The edict of Louis the XIII, dated April 23, 1615, first recognized slavery in the French possessions of America, and the French settlers of Illinois brought with them from Canada the French laws and customs, among them the law which tolerated slavery. In March, 1724, Louis XV published an ordinance reenacting the edict of XIII, and for the "regulation of the government and administration of justice, police, discipline, and traffic in negro slaves in the province of Louisiana," wbich includes Illinois. It provides that the slaves be baptized and instructed in the Roman Catholic religion and that they observe the Sabbath; prohibits the intermarriage of whites and blacks, under penalties, and the priests from solemnizing such marriages; provides that the children of slaves shall be bondsmen, or if one parent is free the children shall follow the condition of the mother; that slaves enfeebled by age or infirmity shall be maintained by the master; allows the master to pursue and recapture fugitives; prohibits their severe treatment, and the separate sale of husband or wife, or children under age, of a family, either by bill or execution; provides that 110 slave over forty years old attached to lands, shall be sold from the land, unless for the debt of his purchase; enjoins their parental treatment upon the masters, &c. The edict contains 55 articles, and may be found at large in Dillon’s History of Indiana, i, 31. It was more just, and tempered with greater mercy, than most laws of that character.

Thus was slavery originally established in Illinois. By the peace concluded at Paris, Feb. 10, 1763, this country, as a dependency of Canada, was ceded to Great Britain, and when General Gage took possession of Illinois, he promised in his proclamation of Dec. 30, 1764, to the late subjects of France, “that those who choose to retain their lands and become subjects of his [Britanic] majesty, shall enjoy the same rights and privileges, the same security for their persons and effeets, and liberty of trade, as the old subjects of the king.” At this period England recognized slavery in all her American colonies, and the acquisition of Canada and its dependencies operated to extend her colonial laws and customs to these.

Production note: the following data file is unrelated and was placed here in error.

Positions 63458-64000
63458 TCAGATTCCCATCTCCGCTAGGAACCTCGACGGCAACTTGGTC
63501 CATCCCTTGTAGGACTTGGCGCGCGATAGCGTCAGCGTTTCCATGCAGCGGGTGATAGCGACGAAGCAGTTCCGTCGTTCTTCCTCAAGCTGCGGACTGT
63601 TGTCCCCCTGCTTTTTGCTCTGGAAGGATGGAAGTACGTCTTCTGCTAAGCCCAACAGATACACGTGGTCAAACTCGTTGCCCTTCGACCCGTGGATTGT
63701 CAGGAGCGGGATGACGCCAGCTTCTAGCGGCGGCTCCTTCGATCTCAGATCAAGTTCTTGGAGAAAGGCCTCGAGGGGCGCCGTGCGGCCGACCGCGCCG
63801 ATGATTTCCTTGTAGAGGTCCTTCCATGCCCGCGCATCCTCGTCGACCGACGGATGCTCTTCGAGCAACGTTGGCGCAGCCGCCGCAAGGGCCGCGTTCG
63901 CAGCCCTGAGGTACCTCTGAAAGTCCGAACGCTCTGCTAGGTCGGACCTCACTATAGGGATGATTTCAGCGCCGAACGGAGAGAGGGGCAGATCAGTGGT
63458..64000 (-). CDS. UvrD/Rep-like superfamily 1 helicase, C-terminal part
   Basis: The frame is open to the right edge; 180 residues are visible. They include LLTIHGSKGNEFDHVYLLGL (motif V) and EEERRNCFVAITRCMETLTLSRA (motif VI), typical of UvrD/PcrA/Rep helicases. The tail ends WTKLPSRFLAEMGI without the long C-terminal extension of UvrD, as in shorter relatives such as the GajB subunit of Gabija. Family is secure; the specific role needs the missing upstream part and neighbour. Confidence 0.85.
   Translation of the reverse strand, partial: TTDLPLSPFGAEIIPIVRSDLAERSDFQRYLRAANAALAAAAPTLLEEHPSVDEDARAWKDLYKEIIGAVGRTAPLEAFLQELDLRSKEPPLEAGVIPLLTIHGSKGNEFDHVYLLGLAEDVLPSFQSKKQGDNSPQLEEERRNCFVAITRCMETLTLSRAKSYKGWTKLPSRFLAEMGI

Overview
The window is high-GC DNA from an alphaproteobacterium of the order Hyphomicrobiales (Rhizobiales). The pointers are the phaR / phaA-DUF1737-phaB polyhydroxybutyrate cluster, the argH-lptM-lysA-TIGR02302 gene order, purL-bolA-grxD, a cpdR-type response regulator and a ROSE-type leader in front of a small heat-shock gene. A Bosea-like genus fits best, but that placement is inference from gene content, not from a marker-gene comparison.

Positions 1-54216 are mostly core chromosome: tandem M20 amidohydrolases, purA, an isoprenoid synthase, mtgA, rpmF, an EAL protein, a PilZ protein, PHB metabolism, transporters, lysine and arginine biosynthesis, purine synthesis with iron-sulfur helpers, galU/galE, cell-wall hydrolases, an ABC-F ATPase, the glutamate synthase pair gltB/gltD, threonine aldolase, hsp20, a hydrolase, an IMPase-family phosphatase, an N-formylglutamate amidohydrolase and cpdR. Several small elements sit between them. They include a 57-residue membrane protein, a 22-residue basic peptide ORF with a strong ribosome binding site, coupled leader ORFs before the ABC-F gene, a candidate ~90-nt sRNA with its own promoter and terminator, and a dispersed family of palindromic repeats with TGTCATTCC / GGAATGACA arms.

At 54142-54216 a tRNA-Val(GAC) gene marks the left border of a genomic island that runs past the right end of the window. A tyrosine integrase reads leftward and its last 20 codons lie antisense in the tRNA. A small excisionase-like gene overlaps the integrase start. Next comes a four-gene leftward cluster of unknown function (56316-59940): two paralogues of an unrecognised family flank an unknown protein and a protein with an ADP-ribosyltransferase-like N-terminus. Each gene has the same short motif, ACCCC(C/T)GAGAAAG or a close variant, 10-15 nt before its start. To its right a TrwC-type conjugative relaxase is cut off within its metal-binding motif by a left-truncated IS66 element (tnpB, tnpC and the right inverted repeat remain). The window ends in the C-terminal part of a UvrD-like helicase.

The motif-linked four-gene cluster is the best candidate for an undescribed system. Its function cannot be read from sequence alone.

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Next, Virginia, 1778, through her expedition under the command of George Rogers Clark, made the conquest of Illinois, and as soon as the news was received, her house of burgesses further declared as within her chartered limits the whole of the northwest territory, and proceeded by act to erect it into a county which was called Illinois, and extended over this country her laws and jurisdiction. The preamble of the act recites, “that the inhabitants had acknowledged themselves citizens of the commonwealth of Virginia, and had taken the oath of fidelity to the State," wherefore it was declared that they should enjoy their own religion, with all their civil rights and property.” Other States came forward with charter claims, but that of Virginia was as broad as these; added to which was her title by conquest, going back to the first principles by which all titles are originally deduced, and her actual occupation constituting the best of tenures; and while it was urged that the latter could not operate against her confederate claimant sister States, engaged in a common war jointly with her, congress did not deny the right of her separate conquest. After some hesitation, Virgivia finally authorized her delegates in congress to convey all of the northwestern territory to the United States. The deed of cession was executed March 1st, 1784, the same day accepted and by congress ordered to be enrolled among the public archives. In the meantime, by the treaty of peace with Great Britain, in 1783, the whole of this country was ceded to the United States.

The following stipulation in the deed of cession has given rise to much controversy in the history of slavery in Illinois :